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(Buffalo, New York, May 1 - November 2, 1901) a celebration of "commercial well being and good understanding among the American Republics"
The Bureau of American Relations, established in 1889, began planning the Pan-American Exposition immediately following the close of the Chicago World's Fair in 1893. Planning was delayed by the Spanish-American War, but the Pan-American Exposition Company was finally formed in 1897. Buffalo was chosen as the Exposition host in 1898, and Congress pledged $500,000 for the Exposition in July of that year.
Construction on the Exposition grounds began in 1899, and continued up to opening day. All of the buildings were designed in the Spanish Renaissance style, with bright colors being one of that style's most notable characteristics. Over five hundred sculptures signifying man's struggle to overcome the elements were situated throughout the grounds. Because the owner of the land upon which the Exposition was built insisted that he get the land back in the exact same condition it was in when it was donated, most of the buildings were constructed with a ploaster-like material that was designed to crumble after several months. The only building that was built to last was the New York State Pavilion, which was made of marble and is now home to the Buffalo and Erie County Historical Society.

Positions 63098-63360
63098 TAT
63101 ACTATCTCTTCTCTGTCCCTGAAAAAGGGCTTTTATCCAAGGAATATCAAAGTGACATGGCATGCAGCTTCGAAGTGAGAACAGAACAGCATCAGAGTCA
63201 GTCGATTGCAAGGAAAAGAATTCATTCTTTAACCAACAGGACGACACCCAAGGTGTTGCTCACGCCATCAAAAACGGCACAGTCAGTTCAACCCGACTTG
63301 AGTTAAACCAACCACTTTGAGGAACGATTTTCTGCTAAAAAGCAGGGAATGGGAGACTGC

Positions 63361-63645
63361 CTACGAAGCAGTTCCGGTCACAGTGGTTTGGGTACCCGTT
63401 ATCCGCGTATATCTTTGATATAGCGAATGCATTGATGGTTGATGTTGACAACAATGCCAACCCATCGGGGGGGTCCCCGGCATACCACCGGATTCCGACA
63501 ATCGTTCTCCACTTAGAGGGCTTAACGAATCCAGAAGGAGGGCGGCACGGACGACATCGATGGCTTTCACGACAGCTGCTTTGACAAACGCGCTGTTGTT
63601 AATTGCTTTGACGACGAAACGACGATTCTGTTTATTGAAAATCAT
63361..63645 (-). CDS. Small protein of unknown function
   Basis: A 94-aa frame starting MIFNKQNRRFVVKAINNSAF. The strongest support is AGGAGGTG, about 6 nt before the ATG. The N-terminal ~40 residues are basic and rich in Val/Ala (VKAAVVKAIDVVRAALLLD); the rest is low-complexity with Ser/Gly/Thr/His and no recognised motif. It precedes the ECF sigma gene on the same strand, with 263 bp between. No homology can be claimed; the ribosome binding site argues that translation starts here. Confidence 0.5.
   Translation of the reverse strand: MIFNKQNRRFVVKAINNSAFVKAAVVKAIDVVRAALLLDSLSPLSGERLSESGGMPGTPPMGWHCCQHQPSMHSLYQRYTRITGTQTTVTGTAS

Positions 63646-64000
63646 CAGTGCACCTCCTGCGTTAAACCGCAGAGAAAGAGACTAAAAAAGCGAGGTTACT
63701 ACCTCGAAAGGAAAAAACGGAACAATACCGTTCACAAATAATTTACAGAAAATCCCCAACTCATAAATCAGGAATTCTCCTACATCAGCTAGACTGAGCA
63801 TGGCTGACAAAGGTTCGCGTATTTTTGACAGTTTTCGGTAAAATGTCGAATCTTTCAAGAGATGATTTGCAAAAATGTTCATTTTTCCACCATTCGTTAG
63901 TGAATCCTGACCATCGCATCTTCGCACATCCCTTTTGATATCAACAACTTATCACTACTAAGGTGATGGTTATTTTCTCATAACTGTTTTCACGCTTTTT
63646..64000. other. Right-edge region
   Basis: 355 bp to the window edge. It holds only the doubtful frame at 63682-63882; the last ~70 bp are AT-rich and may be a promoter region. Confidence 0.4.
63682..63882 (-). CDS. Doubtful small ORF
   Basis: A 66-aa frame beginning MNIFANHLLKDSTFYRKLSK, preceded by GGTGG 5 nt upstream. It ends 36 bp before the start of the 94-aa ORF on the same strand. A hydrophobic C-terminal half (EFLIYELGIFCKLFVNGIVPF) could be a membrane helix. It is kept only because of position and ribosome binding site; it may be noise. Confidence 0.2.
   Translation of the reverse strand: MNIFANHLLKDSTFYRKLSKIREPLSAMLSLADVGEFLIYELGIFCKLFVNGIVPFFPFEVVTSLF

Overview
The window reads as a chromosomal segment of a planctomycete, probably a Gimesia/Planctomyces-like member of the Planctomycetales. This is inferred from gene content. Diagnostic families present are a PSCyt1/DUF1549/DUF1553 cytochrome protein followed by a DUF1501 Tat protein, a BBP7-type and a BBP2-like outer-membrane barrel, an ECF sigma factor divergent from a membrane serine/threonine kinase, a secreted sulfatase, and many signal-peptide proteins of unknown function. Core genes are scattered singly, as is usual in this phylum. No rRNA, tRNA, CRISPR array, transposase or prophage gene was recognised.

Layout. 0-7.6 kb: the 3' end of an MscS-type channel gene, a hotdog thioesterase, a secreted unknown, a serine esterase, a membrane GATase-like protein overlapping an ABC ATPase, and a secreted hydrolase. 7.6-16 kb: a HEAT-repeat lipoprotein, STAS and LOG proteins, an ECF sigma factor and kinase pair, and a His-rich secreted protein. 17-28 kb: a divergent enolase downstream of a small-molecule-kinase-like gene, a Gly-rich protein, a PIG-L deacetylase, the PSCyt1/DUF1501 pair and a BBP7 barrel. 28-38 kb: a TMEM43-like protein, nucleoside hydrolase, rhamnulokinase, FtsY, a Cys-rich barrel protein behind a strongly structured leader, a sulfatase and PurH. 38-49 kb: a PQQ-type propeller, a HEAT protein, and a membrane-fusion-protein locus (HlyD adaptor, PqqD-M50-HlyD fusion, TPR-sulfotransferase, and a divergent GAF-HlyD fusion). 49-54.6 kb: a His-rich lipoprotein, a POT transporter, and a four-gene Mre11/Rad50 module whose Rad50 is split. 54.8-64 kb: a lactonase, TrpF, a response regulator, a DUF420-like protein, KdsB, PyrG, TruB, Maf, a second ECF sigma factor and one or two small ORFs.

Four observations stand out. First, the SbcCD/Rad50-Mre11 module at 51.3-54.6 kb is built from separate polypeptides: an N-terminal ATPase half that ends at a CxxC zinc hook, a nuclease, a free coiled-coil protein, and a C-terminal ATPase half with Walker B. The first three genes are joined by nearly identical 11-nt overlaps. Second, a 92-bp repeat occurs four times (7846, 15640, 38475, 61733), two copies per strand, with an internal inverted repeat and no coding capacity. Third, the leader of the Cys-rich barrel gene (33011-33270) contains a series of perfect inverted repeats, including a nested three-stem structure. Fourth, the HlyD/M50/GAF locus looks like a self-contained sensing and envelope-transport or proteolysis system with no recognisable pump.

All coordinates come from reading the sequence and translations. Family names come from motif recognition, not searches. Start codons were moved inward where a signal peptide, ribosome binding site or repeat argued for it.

The centerpiece of the Exposition was the Electric Tower, which stood 373 feet and gave visitors a view of Niagara Falls from its upper floors. Other important buildings included: Agriculture; Machinery and Transportation; Manufacturers and Liberal Arts; Ethnology; Government; Mines; Graphic Arts; and, Horticulture. Interesting attractions in the Exposition's Midway included: Eskimo Village; Trip to the Moon; Darkness and Dawn, a realistic representation of a departed spirit whose life on earth was less than exemplary; Old Plantation, including slave quarters, "slaves," and glimpses of "Negro life"; African Village; House Upside Down; Venice in America, complete with canals and gondolas; and, Indian Congress, in which spectators could watch dances and other rituals performed by various Native Americn tribes. The entire complex was lighted by electricity generated at Niagara Falls, and 240,000 eight-watt bulbs outlined each building at night, with 44,000 on the Electric Tower alone.
The revelry of the Pan-American Exposition was interrupted on September 6, 1901, when President William McKinley was shot on the steps of the Temple of Music; he died eight days later. Although the assassination stunned the nation, it did not keep people from visiting the Exposition; in fact, daily attendance actually increased after the tragedy. The Exposition never achieved the total attendance figures it had expected, however, and it was in the red when the gates closed.
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This page was last updated on 12/07/2018.